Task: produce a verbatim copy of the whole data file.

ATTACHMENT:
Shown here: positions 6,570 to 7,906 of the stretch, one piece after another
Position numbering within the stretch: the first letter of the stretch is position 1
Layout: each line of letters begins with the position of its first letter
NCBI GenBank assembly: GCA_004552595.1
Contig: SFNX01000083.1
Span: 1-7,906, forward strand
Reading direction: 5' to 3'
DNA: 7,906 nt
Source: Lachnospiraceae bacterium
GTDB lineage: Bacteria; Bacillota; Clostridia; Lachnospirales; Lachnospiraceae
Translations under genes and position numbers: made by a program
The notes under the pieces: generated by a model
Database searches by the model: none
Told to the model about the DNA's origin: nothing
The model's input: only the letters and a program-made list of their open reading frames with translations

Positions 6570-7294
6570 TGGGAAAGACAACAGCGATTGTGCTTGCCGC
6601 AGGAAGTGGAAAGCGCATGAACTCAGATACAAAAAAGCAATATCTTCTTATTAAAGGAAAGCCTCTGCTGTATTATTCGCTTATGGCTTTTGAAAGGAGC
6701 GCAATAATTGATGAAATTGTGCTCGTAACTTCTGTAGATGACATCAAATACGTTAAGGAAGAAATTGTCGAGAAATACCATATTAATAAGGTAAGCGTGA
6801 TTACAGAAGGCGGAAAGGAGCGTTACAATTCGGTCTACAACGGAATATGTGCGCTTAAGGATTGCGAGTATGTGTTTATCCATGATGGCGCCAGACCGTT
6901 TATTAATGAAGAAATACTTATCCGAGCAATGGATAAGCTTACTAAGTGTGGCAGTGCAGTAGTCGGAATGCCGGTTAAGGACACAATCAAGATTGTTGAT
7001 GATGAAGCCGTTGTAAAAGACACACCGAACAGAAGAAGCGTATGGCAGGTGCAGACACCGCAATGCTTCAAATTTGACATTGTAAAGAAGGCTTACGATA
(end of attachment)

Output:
Shown here: positions 6,570 to 7,906 of the stretch, one piece after another
Position numbering within the stretch: the first letter of the stretch is position 1
Layout: each line of letters begins with the position of its first letter
NCBI GenBank assembly: GCA_004552595.1
Contig: SFNX01000083.1
Span: 1-7,906, forward strand
Reading direction: 5' to 3'
DNA: 7,906 nt
Source: Lachnospiraceae bacterium
GTDB lineage: Bacteria; Bacillota; Clostridia; Lachnospirales; Lachnospiraceae
Translations under genes and position numbers: made by a program
The notes under the pieces: generated by a model
Database searches by the model: none
Told to the model about the DNA's origin: nothing
The model's input: only the letters and a program-made list of their open reading frames with translations

Positions 6570-7294
6570 TGGGAAAGACAACAGCGATTGTGCTTGCCGC
6601 AGGAAGTGGAAAGCGCATGAACTCAGATACAAAAAAGCAATATCTTCTTATTAAAGGAAAGCCTCTGCTGTATTATTCGCTTATGGCTTTTGAAAGGAGC
6701 GCAATAATTGATGAAATTGTGCTCGTAACTTCTGTAGATGACATCAAATACGTTAAGGAAGAAATTGTCGAGAAATACCATATTAATAAGGTAAGCGTGA
6801 TTACAGAAGGCGGAAAGGAGCGTTACAATTCGGTCTACAACGGAATATGTGCGCTTAAGGATTGCGAGTATGTGTTTATCCATGATGGCGCCAGACCGTT
6901 TATTAATGAAGAAATACTTATCCGAGCAATGGATAAGCTTACTAAGTGTGGCAGTGCAGTAGTCGGAATGCCGGTTAAGGACACAATCAAGATTGTTGAT
7001 GATGAAGCCGTTGTAAAAGACACACCGAACAGAAGAAGCGTATGGCAGGTGCAGACACCGCAATGCTTCAAATTTGACATTGTAAAGAAGGCTTACGATA